White House officials called on Congress Friday to pour more funding into border security after a jury found an illegal immigrant from Mexico was not guilty of murder or manslaughter, though he fired a gun that killed a young American woman in 2015.

"Yesterday’s verdict in San Francisco underscores the danger to public safety when our nation fails to enforce its laws," White House press secretary Sarah Sanders said in a statement Friday. "Kate Steinle was killed by an illegal immigrant and convicted felon who had been deported from the United States five times. He, and countless other criminal illegal immigrants like him, should never be allowed to threaten our citizens."

Steinle's death in San Francisco in 2015 sparked a heated debate about so-called sanctuary cities, or jurisdictions that decline to share information between local law enforcement and federal immigration officers.

Jose Ines Garcia Zarate, the undocumented immigrant accused of fatally shooting Steinle, had been deported on five times before he shot Steinle on a public pier. His defense attorneys argued the bullet from his gun had struck Steinle by accident after bouncing off the ground.

Steinle became the face of opposition to sanctuary city policies, as critics argued Zarate would not have been walking the streets if San Francisco police had honored an Immigration and Customs Enforcement request by handing him over to federal authorities.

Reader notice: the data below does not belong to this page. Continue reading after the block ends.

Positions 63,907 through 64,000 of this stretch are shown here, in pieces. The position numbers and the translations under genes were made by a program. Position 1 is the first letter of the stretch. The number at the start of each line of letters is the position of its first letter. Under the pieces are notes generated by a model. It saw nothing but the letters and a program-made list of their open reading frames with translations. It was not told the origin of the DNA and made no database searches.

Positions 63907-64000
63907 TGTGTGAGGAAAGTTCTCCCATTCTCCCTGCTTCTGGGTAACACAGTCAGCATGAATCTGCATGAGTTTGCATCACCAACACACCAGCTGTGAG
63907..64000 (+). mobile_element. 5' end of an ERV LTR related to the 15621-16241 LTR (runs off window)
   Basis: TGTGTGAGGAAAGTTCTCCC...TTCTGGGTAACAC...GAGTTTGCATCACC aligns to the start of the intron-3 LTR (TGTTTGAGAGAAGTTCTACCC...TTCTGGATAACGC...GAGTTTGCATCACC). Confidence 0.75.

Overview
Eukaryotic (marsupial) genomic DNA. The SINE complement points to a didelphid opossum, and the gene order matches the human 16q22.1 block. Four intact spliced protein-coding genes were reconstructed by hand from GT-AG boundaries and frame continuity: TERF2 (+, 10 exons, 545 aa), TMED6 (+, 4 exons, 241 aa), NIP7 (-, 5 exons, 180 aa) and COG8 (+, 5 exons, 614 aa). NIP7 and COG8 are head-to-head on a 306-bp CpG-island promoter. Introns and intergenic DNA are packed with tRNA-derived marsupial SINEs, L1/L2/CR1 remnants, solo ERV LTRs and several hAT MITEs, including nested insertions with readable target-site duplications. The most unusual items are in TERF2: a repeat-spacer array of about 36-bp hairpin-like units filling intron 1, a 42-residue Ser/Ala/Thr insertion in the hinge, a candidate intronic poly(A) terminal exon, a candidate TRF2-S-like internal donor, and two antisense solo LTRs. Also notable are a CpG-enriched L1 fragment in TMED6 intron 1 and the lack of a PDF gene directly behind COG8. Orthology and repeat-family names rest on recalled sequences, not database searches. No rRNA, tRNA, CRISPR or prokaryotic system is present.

"It’s more important now than ever for Congress to secure our borders and provide the resources, including more ICE officers, needed to deport criminal illegal aliens and to finally stop sanctuary city policies that cause needless loss of innocent life," Sanders' office said in a statement on the Steinle verdict. "Politicians who fail to address these needs share responsibility for preventable crimes committed against innocent Americans."

"Had San Francisco enforced our nation’s immigration laws, the Steinle family would be celebrating this holiday with all of their loved ones," Sanders added.

President Trump frequently invoked Steinle's story on the campaign trail when advocating for stricter immigration laws and the need to build a wall along the southern border.

Trump expressed his frustration with the jury's decision to acquit Zarate of the most serious charges against him, and argued on Twitter that the verdict represented a "complete travesty of justice."